The opening line T.D. Thornton sets the tone in a way that would even capture the attention of Edgar Allan Poe, "SUFFOLK DOWNS was built on a dump." And, unfortunately, the track never escapes its original setting or its intention.

"We have the ocean in the winter on one side of us and the huge oil tank farms on Route 1A on the other. We're not Del Mar or Saratoga where people come for a picnic. "

Thornton's work claims to provide a glimpse into "a season at a hard-luck  horse track." However, Thornton provides much more than one season.  While the backdrop is one season at SUFFOLK DOWNS in Boston, Thornton provides a history of horse racing at Suffolk Downs from its heyday and big race days to the cold weekday races where jockeys, owners, trainers, and gamblers try to grind out a living. He is able to provide a perspective of horse racing that most people do not see or even are aware of its existence because he has worked mucking stable for his father who is a Florida trainer and has worked in the Press Room as the PR Director for Suffolk Downs.

His daily interactions with jockeys. trainers, owners, and gamblers helps him bring the reader into the hard luck sport of horse racing and one of its former tracks, SUFFOLK DOWNS.

"ON A BRIGHT MIDWINTER SUNDAY I am cruising through Legends, the stale, dank, paradoxically named sports bar on the second floor of Suffolk Downs.  Phlegmy coughs and foul language rule here, and the atmosphere resembles a freaky circus sideshow."

Not By A Long Shot is one of the few books that really seems to understand the mind of the true horseplayer or race track degenerate, "a deferential badge of respect" and a "term of endearment":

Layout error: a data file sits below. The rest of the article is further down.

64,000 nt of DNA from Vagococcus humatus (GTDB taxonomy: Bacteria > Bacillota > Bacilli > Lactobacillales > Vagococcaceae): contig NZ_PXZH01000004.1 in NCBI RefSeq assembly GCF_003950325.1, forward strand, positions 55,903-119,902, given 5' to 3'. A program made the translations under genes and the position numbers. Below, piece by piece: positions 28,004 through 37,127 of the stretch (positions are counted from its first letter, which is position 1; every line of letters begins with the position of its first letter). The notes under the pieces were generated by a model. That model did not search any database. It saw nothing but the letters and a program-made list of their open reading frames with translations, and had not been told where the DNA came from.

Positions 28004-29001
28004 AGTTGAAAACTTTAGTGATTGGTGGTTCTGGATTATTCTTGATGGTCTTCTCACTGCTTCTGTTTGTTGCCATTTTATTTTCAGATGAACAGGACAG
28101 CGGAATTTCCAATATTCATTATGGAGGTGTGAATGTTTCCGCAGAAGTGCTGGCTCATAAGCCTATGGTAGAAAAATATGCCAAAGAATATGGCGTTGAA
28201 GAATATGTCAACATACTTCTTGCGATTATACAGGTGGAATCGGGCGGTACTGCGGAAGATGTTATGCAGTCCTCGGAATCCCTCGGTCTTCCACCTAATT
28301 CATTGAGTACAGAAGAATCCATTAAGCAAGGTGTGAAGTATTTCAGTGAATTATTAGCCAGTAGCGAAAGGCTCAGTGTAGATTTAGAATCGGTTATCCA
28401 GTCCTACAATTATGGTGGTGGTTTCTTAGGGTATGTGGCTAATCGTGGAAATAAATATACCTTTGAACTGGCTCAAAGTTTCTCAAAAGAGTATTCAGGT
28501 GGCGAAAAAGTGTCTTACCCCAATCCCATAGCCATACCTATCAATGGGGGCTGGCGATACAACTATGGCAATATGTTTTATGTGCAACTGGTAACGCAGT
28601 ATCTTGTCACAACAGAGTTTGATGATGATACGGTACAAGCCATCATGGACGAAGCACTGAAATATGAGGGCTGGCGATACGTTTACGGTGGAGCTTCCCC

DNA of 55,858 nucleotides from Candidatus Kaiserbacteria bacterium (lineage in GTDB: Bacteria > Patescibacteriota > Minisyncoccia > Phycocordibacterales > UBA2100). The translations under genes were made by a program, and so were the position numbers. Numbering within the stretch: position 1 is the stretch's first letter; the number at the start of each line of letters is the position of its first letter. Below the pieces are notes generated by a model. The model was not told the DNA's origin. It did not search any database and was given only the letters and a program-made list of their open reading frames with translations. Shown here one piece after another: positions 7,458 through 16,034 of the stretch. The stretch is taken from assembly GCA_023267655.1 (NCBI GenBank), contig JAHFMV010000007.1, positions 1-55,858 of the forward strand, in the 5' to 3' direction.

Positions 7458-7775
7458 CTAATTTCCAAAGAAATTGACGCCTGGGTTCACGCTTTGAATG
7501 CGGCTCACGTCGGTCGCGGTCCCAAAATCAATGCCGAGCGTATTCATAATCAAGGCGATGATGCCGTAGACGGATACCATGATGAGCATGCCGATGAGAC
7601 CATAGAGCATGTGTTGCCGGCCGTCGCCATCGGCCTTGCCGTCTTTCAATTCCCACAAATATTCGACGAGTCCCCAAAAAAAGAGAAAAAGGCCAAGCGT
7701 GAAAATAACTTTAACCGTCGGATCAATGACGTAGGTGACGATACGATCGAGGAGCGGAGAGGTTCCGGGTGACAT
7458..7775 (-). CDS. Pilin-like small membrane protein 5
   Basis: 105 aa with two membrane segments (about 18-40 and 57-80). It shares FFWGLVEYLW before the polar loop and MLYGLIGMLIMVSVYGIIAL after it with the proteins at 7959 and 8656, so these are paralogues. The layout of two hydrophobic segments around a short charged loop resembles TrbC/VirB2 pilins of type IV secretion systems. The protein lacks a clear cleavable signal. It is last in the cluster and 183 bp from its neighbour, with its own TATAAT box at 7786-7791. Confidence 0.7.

Degenerates stay up way too late at night poring over dog-eared Daily Racing Forms; can recite long-forgotten obscure data about long-forgotten horses and defunct tracks that even hardcore fans could careless about; mark the passage of time singularly by landmark racing events; and refuse to attend Saturday weddings and family functions that coincide with the sport's important dates like the Triple Crown series in the spring or the autumn's Breeder's cup Championships.

The three stories that ride in the background of Thornton's book our saving the race track through the MassCap, the race and the day, the story of the jockeys and trainers especially Rudy Baez and Michael Catalano, and the running prowess of a crooked legged horse, named Blackwater.

Along the way Thornton shares funny, sad, and compelling anecdotes about the people who bet, ride, train, and own horses so well that they begin to seem as if they exist in your world.  Yet, Thornton never lets the excitement of the winning story remove you from the bleak weather and run-down track that serves as the setting for the story.

Eventually, like everything in the great sport of horse racing, it all comes down to legislative support.   But the legislators do not care about horse racing - "The MASSACHUSETTES STATE HOUSE is seven miles away, but worlds removed from SUFFOLK DOWNS." Because, unfortunately, legislators worry about votes, appearances, and their own self-interest, Suffolk Downs, one of the last race tracks in a major city, suffers its demise not through their own mismanagement but through lack of support from their government officials as well as a dwindling interest in day-to-day racing.

Yet, Thornton some how manages to balance the grit and grime of the racetrack with his love of horse racing in a way that helps his words find the positive or at least highlight the aspects only unique to the horse racing industry. by the end, Suffolk Downs fate has been sealed, but the jockeys, trainers, owners, and gamblers will move to another location and continue to reminisce about their former home away from home.

I highly recommend this book to all horseplayers who recognized themselves in Thornton's description of the degenerate horseplayer

Purchase your own copy HERE   or even better try to order from your local bookstore not called Barnes and Noble --support your local booksellers!